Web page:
New York and DC Attorneys General Investigations

NRA Trial Day 19: “Did Wayne LaPierre Make Mistakes? Yes, He Did.”

February 6, 2024

Today in Court

On Tuesday, February 6th, NRA expert witness, economist Ryan Sullivan, concluded his testimony. The NRA then called longtime-NRA board member Tom King, and current NRA CFO Sonya Rowling.

Summary of Today’s Testimony

  • Sullivan testified that his primary finding was that the NRA’s course correction has been effective.
    • Sullivan testified that he believed the NRA’s “course correction” started in 2017.
    • As an economist, Sullivan acknowledged that his background is not in forensic accounting (like the NYAG’s expert Eric Hines) and that he is not an expert on internal controls. 
    • On cross examination, Sullivan acknowledged that he was also hired as an expert for the NRA in the D.C. Attorney General’s litigation against the NRA, but that the court found him not qualified to testify in that case. 
    • The parties disputed the relevance of some of Sullivan’s testimony, with the NYAG objecting to certain testimony as outside of the scope of his expert report. More broadly, the NYAG repeatedly raised that the state does not believe that post-hoc corrections cure previous violations of law. 
  • The NRA next called Tom King, a member of the NRA board for over 15 years.
    • King testified that the board is elected by NRA life members and that prospective board members campaign for the positions. As with other NRA witnesses, King was highly complimentary of the NRA board and its operations.
    • King testified that it was upon his recommendation that the NRA hired the Brewer firm, and it was due to what he perceived as a “coming storm” against the NRA. 
    • King testified that he has long been a stalwart supporter of LaPierre and that he voted for LaPierre’s candidacy as Executive Vice President through the last election. When asked if he would support LaPierre in the future, King testified that LaPierre’s “time had passed” and that it was “time for a new NRA.”
    • King testified that he was not aware of LaPierre’s extensive charter jet travel before 2019. When asked if King ever questioned LaPierre about the various allegations against him, King responded “not directly.”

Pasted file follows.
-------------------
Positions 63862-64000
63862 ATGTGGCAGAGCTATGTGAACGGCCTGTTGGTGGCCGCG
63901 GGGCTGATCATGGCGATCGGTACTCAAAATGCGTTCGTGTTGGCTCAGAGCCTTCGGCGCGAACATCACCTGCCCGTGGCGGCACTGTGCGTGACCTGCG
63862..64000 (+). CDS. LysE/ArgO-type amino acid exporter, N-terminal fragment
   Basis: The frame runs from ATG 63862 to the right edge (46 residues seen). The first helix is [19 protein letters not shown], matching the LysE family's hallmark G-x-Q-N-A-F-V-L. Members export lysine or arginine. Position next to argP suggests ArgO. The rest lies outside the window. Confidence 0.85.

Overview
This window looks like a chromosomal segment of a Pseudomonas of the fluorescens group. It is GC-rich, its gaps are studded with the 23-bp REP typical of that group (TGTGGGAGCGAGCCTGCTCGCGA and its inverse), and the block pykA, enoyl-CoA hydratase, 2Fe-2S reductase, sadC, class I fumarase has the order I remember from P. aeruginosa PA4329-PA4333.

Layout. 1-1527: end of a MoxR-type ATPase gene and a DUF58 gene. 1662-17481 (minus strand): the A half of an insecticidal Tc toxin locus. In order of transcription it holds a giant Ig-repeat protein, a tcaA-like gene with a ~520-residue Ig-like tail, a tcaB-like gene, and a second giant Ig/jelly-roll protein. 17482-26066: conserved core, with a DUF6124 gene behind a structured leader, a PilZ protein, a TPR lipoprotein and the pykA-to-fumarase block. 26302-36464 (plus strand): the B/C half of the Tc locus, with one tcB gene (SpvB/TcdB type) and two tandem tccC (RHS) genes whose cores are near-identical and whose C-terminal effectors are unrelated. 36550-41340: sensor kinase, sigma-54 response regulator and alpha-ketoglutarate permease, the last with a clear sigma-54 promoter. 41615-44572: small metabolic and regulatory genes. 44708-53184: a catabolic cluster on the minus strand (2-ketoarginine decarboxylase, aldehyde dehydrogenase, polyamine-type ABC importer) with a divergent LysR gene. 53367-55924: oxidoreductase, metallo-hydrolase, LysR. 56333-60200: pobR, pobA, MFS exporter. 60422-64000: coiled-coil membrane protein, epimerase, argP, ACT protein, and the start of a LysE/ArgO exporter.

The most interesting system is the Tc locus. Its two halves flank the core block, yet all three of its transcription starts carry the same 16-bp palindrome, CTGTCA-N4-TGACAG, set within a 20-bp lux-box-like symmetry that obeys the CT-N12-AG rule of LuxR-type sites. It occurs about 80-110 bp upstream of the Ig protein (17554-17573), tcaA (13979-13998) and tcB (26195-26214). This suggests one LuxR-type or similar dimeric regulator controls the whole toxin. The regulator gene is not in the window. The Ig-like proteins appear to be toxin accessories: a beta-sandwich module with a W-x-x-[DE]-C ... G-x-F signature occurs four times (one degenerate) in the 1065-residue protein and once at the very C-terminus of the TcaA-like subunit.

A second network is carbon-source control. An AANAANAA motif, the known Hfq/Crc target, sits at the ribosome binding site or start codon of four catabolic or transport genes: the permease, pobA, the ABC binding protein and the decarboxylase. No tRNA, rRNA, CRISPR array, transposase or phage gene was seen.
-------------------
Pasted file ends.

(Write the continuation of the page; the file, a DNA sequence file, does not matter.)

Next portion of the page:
• King testified that he is now aware that LaPierre’s family flew on NRA-paid private jets. Similar to prior testimony from Bob Barr, King testified that he believed that LaPierre apologized and made restitution for those expenses. King testified that he did not know how much NRA-money was spent on private planes for LaPierre’s family.
    • On cross-examination, the NYAG entered into evidence a text thread among several NRA officers regarding a social media page entitled “NRA For Accountability,” which mentioned NRA Board Member Johnny Nugent, Jr. In the thread, NRA President Charles Cotton texted the group that they “need to reconsider Nugent’s committee assignments.” Among the responses, King replied: “Actions will be taken very soon to neutralize some of these people. Please forward any FB names to me.”
    • At the same time, King told the jury that LaPierre came to the board in 2017 or 2018 and admitted mistakes and told the board that the NRA needed to course correct. King further testified, “Did Wayne LaPierre make mistakes? Yes, he did.” 
  • On cross-examination, the NYAG asked King if he considered a $1,600 tip to a landscaper to be an appropriate use of NRA money, and King testified that it would not be appropriate. Counsel for LaPierre later characterized the tip as an alleged security charge.
  • After the conclusion of King’s testimony, the NRA called current-CFO Sonya Rowling, who testified earlier in the trial.
    • Rowling testified that she drafted a memorandum calculating LaPierre’s excess benefits over a multi-year period. Rowling also stated that the NRA will again be including an excess benefit disclosure for LaPierre on its upcoming 2023 990 filing.

Analysis

The Sullivan testimony – about the NRA’s purported “course correction” – underscores a primary difference in how the two sides see the framework for the case. The course correction is a focus on the NRA’s presentation to the jury. Yet, the NYAG seems to give the course correction the back of its hand, essentially saying you don’t get forgiveness for previous violations of the law by simply starting to follow the law once you’ve been caught. It may be the NRA’s emphasis on these facts has less to do with disputing its liability, but instead, it may be geared towards influencing the penalties and remediation phase of the case.

What’s Next?

The NRA will continue its defense with testimony from current NRA CFO Sonya Rowling tomorrow morning at 9:30am.

Disclaimer: The following summaries and analysis are prepared by individuals at the courthouse listening to the testimony being offered in the New York Attorney General’s case against the NRA. These summaries do not purport to cover every fact or occurrence discussed during the trial. The posts may be updated as soon as transcripts are available from the court, including to cross-reference specific testimony.